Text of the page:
Since Pawpa died my world spun so quickly, I was certain I was going to fall off and go hurling back into that black hole of depression; the one that is always threatening to make me hate everything, especially myself; the black hole which makes me wish death would put me out of my misery once and for all.
The hole was so deep I didn’t see how I would get out of it. I was trapped there for most of August((one of my shortest, but most intense, depressive episodes)). It was triggered by all the death, the loss of my job, the instability in my romantic life, my sister’s move to the east coast, and my being on the verge of financial ruin and homelessness once again. At one point, I had decided to give up and kill myself.
I’m used to January being a bittersweet month and I’ve come to expect February’s to hold some sort of devastation. However, February 2012 takes the cake, and that is no small feat considering Februarys past.
Within three weeks of Pawpa getting sick, he was gone; poof, just like that. We had little time to wrap our minds around his ultimate fate, much less accept it. Once hospice took over his care I knew it was just a matter of time, but I still hoped like hell that he would beat the odds. I tried to be there for him as much as I could in his last few weeks. How could I not? He was my Pawpa and I wanted to make sure that he knew how much I loved him. When I felt his last heartbeats and realized that he was gone, I wanted nothing more than to curl up next to him and take my last breaths as well.
I need to stop smoking. It’s getting too expensive, my job has made it harder to smoke during work hours, even on break, and the biggest reason of all: I just found out the best man1 I’ve ever known, my Pawpa, has lung cancer.
He was rushed to the hospital last week with chest pain. He had been tired and lethargic all week and my Granny thought he might have been having another heart attack. Turns out he was severely anemic and had to have a few blood transfusions. The doctors ran more tests and found an enlarged, hemorrhaging mass in his lungs. They admitted him for several days and did a biopsy.
- related to me [↩]
I began adulthood when I was five years old. It was gradual that first year, but after my mother got pregnant by my then step-father the learning curve grew steeper with each passing month. By my mother’s sixth month of pregnancy I learned Larry was an alcoholic pervert. By her seventh month, I had learned how to play opossum while being sexually assaulted. By her eighth month, I learned it was my duty to assume the responsibilities she ignored or forgot. By her ninth month, I learned how to take care of a baby because neither Larry nor my mother could be trusted to handle it. I fell in love with David the first time I saw him and I took my role as big sister very seriously. I knew I would protect him at all costs.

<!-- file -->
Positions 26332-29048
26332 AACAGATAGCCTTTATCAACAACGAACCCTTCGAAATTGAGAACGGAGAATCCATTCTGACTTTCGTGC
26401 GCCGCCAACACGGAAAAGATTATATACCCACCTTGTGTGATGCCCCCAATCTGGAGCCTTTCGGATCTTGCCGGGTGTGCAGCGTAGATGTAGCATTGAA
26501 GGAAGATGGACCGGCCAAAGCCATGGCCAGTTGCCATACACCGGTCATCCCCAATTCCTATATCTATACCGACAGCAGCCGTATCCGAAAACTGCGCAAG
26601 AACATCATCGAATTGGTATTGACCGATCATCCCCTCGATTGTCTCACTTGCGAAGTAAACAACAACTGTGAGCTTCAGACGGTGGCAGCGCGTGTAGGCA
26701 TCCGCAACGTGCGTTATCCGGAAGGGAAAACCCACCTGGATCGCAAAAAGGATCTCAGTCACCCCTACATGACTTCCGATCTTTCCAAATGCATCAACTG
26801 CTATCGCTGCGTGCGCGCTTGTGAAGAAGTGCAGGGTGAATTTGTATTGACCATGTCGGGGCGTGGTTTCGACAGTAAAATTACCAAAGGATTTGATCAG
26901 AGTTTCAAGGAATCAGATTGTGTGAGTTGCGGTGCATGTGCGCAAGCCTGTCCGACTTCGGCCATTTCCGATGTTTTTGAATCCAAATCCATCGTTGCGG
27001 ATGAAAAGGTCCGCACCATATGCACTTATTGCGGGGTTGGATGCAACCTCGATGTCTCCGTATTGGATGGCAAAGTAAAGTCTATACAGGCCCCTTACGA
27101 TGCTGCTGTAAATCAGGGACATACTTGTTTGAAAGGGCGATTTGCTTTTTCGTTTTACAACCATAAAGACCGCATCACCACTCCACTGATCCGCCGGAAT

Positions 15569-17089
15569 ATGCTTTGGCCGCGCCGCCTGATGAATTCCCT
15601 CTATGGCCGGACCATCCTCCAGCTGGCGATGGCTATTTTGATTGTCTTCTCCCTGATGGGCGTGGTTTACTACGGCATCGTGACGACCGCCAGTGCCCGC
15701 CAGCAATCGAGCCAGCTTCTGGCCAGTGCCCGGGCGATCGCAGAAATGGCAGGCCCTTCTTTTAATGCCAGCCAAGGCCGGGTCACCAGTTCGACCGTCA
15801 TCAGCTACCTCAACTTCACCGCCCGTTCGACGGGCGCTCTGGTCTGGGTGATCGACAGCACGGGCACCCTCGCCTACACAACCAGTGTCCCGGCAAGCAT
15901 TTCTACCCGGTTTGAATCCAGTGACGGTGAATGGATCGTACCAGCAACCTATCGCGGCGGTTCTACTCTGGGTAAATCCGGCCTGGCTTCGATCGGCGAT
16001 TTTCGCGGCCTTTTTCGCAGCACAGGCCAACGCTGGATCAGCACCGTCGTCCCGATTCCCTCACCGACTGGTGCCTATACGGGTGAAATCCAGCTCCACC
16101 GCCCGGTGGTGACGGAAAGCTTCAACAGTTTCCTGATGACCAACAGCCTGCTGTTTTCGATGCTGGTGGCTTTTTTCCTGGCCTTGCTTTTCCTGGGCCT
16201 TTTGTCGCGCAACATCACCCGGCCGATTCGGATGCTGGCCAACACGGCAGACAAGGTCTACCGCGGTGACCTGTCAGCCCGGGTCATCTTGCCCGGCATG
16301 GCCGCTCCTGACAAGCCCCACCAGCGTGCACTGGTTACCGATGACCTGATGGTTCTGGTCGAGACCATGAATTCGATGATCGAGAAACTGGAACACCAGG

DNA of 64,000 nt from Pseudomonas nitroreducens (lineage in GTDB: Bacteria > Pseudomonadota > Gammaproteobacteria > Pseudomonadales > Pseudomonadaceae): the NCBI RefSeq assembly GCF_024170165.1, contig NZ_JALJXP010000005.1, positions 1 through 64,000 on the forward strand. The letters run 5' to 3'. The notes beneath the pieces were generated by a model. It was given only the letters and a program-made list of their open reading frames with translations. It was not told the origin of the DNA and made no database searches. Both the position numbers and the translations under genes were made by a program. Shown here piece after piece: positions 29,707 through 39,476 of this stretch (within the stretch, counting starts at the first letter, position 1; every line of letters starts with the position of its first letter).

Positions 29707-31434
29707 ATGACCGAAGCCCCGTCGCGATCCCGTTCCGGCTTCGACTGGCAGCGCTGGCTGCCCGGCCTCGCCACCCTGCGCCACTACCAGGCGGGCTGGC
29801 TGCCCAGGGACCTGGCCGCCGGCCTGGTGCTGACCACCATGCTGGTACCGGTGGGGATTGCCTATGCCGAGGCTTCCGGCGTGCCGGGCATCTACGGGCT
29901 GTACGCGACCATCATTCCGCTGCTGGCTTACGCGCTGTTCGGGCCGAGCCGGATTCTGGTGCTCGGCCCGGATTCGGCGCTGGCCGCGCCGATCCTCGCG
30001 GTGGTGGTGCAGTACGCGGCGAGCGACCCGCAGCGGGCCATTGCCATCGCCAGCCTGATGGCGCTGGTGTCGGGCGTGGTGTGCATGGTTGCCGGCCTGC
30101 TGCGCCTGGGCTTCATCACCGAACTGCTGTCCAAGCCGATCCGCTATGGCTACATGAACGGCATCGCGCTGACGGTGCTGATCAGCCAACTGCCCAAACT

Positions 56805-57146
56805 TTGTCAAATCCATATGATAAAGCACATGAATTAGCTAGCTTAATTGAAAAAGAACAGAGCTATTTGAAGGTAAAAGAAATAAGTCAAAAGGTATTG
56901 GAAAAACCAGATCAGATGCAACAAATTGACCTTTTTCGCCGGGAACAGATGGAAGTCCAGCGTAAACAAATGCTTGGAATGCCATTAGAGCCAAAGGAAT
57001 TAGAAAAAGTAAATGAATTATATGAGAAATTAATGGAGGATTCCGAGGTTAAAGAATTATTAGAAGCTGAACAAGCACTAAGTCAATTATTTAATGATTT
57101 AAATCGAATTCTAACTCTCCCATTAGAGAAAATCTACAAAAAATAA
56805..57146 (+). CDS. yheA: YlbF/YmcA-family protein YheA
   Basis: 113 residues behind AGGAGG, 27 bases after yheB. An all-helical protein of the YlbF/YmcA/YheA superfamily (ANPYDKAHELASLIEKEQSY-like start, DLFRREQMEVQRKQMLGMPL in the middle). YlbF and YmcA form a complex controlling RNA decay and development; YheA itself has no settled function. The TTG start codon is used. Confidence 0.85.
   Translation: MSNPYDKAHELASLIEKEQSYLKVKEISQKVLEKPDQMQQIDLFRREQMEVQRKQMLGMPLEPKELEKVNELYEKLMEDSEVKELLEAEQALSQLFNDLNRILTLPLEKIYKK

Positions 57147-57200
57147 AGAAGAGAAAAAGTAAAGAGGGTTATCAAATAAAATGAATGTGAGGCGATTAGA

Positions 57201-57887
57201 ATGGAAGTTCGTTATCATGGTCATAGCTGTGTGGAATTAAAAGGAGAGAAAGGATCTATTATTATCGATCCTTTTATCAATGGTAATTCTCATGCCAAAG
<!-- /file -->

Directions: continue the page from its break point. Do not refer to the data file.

The day my mother and brand new baby brother were released from the hospital I learned Larry was also physically abusive and how to rescue them from him. I learned by sheer guy instinct. Larry was drunk and started arguing with my mother. She said something and he threw her up against the dryer and started slapping and punching her. He broke her glasses for the first time. I was screaming at him, trying to distract him and get him to leave her alone. The baby was crying. Mom took off outside to get away from Larry. I ran to David and picked him up; trying to soothe him and stop his crying. I was scared shitless that Larry was going to hurt him if I couldn’t settle him down.
After meeting my hematologist, in January, I started thinking about my health and what I need to do to make it better. He told me I have to stop smoking, start exercising, and lose weight. Smoking and all the extra weight I’m carrying increases my already high risk for stroke, blood clots, heart attack, embolus, and deep vein thrombosis. Those factors no doubt attributed to my high blood pressure and diabetes as well. I’m at a point where if I don’t do something to turn the decline of my physical health around it will kill me sooner rather than later and I won’t be able to carry a baby full-term. I can’t handle another miscarriage.
A few months after I graduated high school I embarked on a journey to lose weight. I succeeded. I lost 100 pounds in eight months, but I did it in a less than healthy way. I took prescription diet pills and I severely restricted my caloric intake. It got to the point where I would fast 3-4 days a week and on the days I would it, I wouldn’t eat more than 500 calories. I isolated myself from everyone. I was starving myself. My family was worried about me and there were rumors of me using meth to lose weight, which were untrue.